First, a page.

Jefferson County Department of Social Services, Respondent.  (Appeal No. 1.) v. <<

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Supreme Court, Appellate Division, Fourth Department, New York.

Matter of the Application of SAMARITAN MEDICAL CENTER, Petitioner-Appellant, Pursuant to Article 81 of the Mental Hygiene Law for the appointment of a Guardian of the Person and Property of Marian E.B., an Alleged Incapacitated Person, Respondent-Respondent. Jefferson County Department of Social Services, Respondent.  (Appeal No. 1.)

Decided: March 16, 2007

PRESENT:  MARTOCHE, J.P., SMITH, CENTRA, LUNN, AND FAHEY, JJ. Hinman, Howard & Kattell, LLP, Binghamton (Alyssa M. Barreiro of Counsel), for Petitioner-Appellant. Emmett J. Creahan, Director, Mental Hygiene Legal Service, Utica (Lisa L. Paine of Counsel), for Respondent-Respondent.

Petitioner commenced this proceeding pursuant to Mental Hygiene Law article 81 seeking the appointment of a guardian for the personal needs and property management of respondent, one of its patients.   The petition alleges that respondent suffers from disorientation as to time and place, paranoid ideation, and poor concentration, insight and judgment.   The petition further alleges that respondent requires supervision, coaching and assistance with the activities of daily living.   We agree with petitioner that Supreme Court erred in denying the petition on the ground that petitioner failed to propose a person or corporation available and willing to act as guardian.   The court relied in part on the testimony of a representative from the Jefferson County Department of Social Services (DSS), who testified that DSS was not willing to accept the guardianship of respondent because he did not know if DSS could “adequately or appropriately meet every one of” respondent's needs.   In rendering its decision, the court noted that respondent “need[ed] help,” but there was apparently no one available to provide that help.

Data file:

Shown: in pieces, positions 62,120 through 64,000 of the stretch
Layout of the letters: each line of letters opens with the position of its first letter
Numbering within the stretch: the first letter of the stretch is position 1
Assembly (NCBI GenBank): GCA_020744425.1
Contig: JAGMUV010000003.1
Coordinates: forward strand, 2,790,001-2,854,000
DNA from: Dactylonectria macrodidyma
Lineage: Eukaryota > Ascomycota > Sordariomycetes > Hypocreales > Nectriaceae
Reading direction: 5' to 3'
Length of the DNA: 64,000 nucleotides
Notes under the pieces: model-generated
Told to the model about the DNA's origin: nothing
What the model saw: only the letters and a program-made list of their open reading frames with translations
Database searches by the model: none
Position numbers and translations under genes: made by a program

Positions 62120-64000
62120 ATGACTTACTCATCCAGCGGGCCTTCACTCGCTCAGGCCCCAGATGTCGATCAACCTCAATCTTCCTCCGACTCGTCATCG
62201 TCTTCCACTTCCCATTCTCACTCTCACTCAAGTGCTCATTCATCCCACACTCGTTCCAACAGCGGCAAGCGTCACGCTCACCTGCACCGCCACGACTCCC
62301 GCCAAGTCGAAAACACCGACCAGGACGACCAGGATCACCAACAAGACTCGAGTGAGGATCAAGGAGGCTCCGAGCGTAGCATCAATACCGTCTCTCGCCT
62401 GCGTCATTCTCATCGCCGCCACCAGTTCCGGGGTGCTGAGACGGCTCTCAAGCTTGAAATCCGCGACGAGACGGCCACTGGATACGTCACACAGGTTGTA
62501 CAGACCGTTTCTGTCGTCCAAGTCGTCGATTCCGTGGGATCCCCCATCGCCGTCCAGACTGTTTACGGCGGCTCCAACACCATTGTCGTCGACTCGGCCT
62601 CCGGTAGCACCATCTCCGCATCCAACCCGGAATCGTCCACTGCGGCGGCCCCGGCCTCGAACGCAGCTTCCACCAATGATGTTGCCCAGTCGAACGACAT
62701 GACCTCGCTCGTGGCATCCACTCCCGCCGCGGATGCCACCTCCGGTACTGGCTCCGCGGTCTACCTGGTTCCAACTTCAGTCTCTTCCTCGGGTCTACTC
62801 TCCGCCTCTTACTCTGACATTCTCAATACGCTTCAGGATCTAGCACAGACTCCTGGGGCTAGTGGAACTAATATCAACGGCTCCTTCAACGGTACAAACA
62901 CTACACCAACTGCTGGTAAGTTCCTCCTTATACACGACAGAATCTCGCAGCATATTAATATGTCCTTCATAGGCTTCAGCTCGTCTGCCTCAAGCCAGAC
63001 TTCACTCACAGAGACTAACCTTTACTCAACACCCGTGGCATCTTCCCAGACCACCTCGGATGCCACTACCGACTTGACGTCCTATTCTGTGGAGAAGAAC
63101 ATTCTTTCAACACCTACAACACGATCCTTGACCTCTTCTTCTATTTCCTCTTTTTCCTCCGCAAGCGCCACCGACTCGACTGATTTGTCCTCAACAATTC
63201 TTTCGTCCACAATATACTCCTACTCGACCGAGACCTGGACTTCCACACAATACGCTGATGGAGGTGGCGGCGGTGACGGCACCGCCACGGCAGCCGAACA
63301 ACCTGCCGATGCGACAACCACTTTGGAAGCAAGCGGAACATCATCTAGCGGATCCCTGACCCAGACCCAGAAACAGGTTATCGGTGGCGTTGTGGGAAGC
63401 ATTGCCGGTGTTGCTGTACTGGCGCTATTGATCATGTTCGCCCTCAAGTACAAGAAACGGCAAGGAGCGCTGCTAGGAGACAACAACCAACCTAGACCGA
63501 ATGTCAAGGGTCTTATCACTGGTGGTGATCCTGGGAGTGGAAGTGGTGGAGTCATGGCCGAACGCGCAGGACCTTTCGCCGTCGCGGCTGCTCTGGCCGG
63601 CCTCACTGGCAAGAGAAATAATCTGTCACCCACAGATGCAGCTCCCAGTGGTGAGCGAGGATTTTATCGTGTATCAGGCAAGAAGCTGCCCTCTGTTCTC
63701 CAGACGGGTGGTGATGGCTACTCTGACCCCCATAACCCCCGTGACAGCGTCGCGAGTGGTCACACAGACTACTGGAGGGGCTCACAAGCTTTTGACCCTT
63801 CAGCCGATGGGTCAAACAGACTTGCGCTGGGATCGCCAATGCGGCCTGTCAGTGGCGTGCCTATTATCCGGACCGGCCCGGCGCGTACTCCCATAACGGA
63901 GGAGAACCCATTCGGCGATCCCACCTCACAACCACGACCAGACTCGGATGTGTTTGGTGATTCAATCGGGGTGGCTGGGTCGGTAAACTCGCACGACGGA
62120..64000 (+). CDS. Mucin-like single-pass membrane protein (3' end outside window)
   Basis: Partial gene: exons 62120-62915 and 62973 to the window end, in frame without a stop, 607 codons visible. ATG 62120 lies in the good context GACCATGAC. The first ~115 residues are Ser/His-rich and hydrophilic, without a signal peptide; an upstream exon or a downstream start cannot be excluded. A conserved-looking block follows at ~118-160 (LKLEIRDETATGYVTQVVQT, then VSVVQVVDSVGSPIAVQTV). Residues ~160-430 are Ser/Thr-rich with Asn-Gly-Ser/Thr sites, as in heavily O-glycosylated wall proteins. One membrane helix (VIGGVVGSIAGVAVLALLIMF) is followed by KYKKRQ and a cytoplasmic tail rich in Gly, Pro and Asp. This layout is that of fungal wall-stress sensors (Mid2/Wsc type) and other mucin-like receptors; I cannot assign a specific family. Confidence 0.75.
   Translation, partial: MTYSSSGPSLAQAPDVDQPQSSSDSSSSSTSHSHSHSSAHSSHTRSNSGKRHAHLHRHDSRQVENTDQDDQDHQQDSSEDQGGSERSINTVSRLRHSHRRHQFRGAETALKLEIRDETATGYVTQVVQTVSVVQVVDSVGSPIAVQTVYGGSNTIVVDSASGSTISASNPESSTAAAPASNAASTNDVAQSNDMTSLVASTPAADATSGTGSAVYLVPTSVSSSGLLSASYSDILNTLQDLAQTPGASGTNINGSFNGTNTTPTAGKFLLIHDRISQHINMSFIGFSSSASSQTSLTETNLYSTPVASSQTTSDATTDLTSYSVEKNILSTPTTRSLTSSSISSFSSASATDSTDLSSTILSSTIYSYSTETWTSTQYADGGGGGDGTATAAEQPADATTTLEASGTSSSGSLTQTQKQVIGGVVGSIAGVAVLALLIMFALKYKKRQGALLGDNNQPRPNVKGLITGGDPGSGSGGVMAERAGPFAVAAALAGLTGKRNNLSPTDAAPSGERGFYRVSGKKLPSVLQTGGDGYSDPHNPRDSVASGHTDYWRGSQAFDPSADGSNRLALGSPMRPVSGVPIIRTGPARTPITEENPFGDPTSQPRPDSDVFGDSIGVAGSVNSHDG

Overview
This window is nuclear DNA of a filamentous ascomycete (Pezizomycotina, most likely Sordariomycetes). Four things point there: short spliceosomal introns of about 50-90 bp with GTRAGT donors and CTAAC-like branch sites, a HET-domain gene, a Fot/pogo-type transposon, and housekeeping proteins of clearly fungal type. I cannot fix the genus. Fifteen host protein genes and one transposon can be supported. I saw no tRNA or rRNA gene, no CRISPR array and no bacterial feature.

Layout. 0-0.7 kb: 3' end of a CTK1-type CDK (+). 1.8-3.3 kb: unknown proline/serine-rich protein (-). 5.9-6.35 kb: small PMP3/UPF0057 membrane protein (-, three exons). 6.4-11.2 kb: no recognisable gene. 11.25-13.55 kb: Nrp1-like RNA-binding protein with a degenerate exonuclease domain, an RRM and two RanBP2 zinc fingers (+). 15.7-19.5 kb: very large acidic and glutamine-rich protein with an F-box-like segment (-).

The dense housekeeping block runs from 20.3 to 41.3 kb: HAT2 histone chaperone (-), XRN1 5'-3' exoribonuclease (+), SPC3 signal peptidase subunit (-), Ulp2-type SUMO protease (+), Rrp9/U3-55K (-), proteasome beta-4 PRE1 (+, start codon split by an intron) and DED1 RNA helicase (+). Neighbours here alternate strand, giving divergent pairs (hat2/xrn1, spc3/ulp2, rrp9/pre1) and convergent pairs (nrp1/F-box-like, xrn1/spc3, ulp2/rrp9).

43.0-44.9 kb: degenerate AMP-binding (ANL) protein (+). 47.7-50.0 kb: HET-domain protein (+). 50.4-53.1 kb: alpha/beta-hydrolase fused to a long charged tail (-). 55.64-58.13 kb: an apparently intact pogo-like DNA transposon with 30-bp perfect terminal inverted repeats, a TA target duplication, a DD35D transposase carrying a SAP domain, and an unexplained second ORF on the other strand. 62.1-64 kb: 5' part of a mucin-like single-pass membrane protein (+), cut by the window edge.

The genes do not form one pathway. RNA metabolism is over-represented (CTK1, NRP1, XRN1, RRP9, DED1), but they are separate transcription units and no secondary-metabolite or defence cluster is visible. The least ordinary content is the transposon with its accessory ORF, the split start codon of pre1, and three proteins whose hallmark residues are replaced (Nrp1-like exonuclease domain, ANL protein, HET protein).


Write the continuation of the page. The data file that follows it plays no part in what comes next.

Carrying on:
The court erred in concluding that the absence of a proposed guardian in the petition requires its dismissal.  Section 81.08(a)(12) of the Mental Hygiene Law provides that the petition shall include, inter alia, the name of the person or persons, “if any, proposed as guardian and standby guardian” (emphasis added), and thus does not require that the petition include a proposed guardian.   The focus of article 81 of the Mental Hygiene Law is to provide a means of obtaining a judicial determination that the subject of the petition is incapacitated with respect to his or her personal needs and/or property management and thereby to provide assistance to that person in managing those needs (see § 81.01).   Here, the record contains clear and convincing evidence establishing that respondent is incapacitated within the meaning of Mental Hygiene Law § 81.02(b) and that she is thus entitled to the appointment of a guardian for her personal needs and property management.   We note that the fact that petitioner is also a creditor of respondent does not automatically disqualify it from serving as guardian (see § 81.19[e] ).   We therefore reverse the order and judgment, grant the petition and remit the matter to Supreme Court for the appointment of a guardian.

It is hereby ORDERED that the order and judgment so appealed from be and the same hereby is unanimously reversed on the law without costs, the petition is granted and the matter is remitted to Supreme Court, Jefferson County, for further proceedings.